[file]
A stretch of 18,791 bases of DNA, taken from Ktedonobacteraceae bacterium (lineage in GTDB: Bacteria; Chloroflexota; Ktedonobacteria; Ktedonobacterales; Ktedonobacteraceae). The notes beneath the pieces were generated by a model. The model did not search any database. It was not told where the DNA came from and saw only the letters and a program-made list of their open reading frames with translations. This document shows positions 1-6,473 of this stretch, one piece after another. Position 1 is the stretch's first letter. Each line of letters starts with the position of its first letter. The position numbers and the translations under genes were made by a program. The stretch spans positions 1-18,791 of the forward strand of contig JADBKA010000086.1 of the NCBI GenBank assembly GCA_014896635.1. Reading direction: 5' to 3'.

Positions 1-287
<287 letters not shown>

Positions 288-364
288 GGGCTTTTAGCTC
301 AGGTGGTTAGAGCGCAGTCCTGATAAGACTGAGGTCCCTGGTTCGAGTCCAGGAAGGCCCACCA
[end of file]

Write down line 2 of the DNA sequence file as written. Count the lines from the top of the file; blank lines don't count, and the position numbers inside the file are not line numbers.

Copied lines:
Positions 1-287